Lanikai reviews cellular towers
Lanikai residents, cellular telephone representatives and state officials have agreed to try to resolve issues concerning cell phone antenna placement, which some neighbors say are too close to their homes.
State Rep. Joe Gomes, R-51 (Waimanalo-Keolu Hills-Lanikai-Kailua-Enchanted Lake) organized a meeting last week in Lanikai to discuss the issue. AT&T, Sprint and other wireless telephone companies attended along with about 75 residents, he said.
Gomes said he will ask the state Department of Health to help advise the residents and to address radiation and health concerns.
Residents from Ko'oho'o Place, AT&T Wireless, Sprint PCS and one other cell phone company will work out a solution, Gomes said. "If they come to an impasse, then we'll take whatever steps we can take at that point," he said.
Ko'oho'o Place residents are alarmed that antennas are being placed near their homes on conservation land easily accessed by hikers.
Classes help prep for S.A.T.
College Connections Hawai'i is offering four S.A.T. preparation classes on O'ahu, June 25 to July 16.
Scholarships sponsored by GEAR UP and the Office of Hawaiian Affairs are available to students who qualify.
The registration deadline has been extended until June 15 and students interested can call C-O-L-L-E-G-E (265-5343) to register.
Class dates and times:
June 25-July 9: Wai'anae High School, 8 a.m. to noon
June 25-July 9: Roosevelt High School, 8:30 a.m. to 12:30 p.m.
July 2-16: Leilehua High School, 8:30 a.m. to 12:30 p.m.
July 2-16: McKinley High School, 1 to 5 p.m.
PTSA names executive panel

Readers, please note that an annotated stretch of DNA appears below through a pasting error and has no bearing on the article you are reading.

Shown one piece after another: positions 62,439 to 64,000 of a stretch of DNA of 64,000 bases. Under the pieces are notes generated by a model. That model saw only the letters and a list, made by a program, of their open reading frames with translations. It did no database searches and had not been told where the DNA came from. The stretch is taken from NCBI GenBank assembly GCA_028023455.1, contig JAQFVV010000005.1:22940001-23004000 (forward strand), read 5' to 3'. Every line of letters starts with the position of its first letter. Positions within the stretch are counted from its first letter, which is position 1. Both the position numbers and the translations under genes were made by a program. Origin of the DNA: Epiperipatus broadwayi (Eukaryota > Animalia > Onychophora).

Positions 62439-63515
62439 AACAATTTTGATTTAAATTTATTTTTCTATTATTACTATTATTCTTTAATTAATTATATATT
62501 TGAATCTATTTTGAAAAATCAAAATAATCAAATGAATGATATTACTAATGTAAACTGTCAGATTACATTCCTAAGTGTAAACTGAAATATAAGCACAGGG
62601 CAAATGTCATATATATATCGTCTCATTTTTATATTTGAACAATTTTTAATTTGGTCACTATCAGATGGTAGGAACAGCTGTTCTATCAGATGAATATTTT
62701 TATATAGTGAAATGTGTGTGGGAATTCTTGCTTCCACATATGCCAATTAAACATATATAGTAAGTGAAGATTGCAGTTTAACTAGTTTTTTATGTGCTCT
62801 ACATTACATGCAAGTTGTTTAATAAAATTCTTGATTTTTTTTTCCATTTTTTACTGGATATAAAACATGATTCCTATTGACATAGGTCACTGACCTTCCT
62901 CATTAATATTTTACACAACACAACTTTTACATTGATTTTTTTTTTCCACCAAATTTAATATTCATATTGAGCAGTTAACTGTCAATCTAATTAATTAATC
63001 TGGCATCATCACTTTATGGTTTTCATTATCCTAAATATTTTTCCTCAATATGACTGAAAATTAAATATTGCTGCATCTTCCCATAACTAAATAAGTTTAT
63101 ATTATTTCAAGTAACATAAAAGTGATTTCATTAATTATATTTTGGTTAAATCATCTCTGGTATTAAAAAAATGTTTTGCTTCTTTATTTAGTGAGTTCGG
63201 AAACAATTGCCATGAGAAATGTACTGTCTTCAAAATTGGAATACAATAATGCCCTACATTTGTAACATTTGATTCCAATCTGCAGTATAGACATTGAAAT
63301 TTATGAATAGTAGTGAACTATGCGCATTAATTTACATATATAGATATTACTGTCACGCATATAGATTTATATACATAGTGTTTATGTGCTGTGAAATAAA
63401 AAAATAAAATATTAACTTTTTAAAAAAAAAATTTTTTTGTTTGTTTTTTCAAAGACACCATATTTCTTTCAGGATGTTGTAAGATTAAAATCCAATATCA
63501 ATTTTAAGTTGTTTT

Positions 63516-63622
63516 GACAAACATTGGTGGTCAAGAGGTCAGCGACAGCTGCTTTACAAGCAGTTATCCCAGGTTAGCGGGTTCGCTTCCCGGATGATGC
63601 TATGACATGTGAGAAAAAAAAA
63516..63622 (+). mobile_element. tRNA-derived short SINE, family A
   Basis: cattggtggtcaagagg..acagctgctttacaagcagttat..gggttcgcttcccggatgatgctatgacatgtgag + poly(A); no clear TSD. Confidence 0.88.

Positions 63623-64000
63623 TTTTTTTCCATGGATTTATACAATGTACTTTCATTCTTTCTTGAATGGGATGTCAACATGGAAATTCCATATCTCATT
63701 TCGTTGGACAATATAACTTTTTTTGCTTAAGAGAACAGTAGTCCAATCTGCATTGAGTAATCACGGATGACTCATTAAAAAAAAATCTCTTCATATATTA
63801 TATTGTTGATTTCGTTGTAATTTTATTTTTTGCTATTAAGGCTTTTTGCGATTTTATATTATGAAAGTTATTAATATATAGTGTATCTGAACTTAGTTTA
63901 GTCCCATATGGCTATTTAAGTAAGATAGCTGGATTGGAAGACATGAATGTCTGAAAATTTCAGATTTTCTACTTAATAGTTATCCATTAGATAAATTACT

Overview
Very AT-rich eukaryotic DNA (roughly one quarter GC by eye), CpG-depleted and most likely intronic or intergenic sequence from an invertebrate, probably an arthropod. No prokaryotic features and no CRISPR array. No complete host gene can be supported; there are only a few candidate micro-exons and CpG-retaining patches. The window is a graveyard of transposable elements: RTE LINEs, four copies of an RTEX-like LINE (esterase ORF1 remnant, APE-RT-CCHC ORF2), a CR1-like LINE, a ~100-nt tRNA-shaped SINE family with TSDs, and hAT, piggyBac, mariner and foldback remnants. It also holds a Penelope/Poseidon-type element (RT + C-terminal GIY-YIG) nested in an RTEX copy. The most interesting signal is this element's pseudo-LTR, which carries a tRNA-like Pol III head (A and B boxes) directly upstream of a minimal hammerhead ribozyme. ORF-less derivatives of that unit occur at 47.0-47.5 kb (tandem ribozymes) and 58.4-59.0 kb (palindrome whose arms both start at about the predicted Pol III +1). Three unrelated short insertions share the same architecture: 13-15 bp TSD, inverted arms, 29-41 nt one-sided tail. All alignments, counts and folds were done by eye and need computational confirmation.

The Hawai'i State Parent Teacher Student Association recently appointed its 2001-02 executive board.
Carol Nafus will take over the helm from John Friedman as the association's new president.
Other officers are: Sue Delz Cruz, leadership vice president; Curtis Miyahara, legislative vice president; Susan Sulprizio, programs vice president; Kristin Lundgren, secretary; and Ricky Nishizuka, treasurer.
Their terms begin July 1.
O'ahu ethnic festivals near
A series of festivals sponsored by the city and featuring the various cultures of Hawai'i will begin at 7 p.m. Friday.
The first in "Hawai'i's Ethnic Heritage Series" will feature Hula Halau O Kawaili'ula with kumu hula Chinky Mahoe and the Makaha Sons, Moon, and John and Jerome.
Prior to their performances, the 2000 Aloha Festivals Royal Court, dressed in authentic cultural attire accompanied by the pomp and pageantry of the occasion and representing the Hawaiian community, will accept ho'okupu from 13 other cultural groups on behalf of the City and County of Honolulu and Mayor Jeremy Harris.
Other performances in June will include "Alamat At Kasaysayan Ng Lahi," a celebration of Philippine independence featuring songs and dance, at 7 p.m. Sunday.
For more information, call 523-4674.
Police recruit youth citizens
The Honolulu Police Department seeks high school students for its Youth Citizens Police Academy.
The eight-week program is open to sophomores, junior and seniors ages 15-17.
Classes will be held at the Alapai Headquarters on Saturday mornings beginning June 30.
Topics to be covered include the criminal justice system, juvenile laws, drug and gang awareness and traffic safety.
The deadline for applications is June 15.
"The YCPA is a win-win situation for the students and the department," said Chief Lee Donohue.
"The teens get to learn about subjects that aren't offered in school, and we have an opportunity to promote law enforcement as a possible career."
For more information, call Officer Harris Donlin, informational resources section, at 529-3619.
Ocean Day program slated
Speakers will address maritime issues as part of Ocean Day 2001 from 2 to 5 p.m. today at the Pacific Room of the Hawai'i Maritime Center.
The program, free and open to the public, is sponsored by PACON International, a nonprofit marine science and technology organization.
Speakers include Kim Beasley, of the Clean Islands Council; Robin Bond, chairman of the Hawai'i Ocean Safety Team; J.R. "Randy" Cates of Cates International; Rick Grigg, oceanography professor at UH-Manoa; and Frank Parish, a fishery biologist with the National Marine Fisheries Service.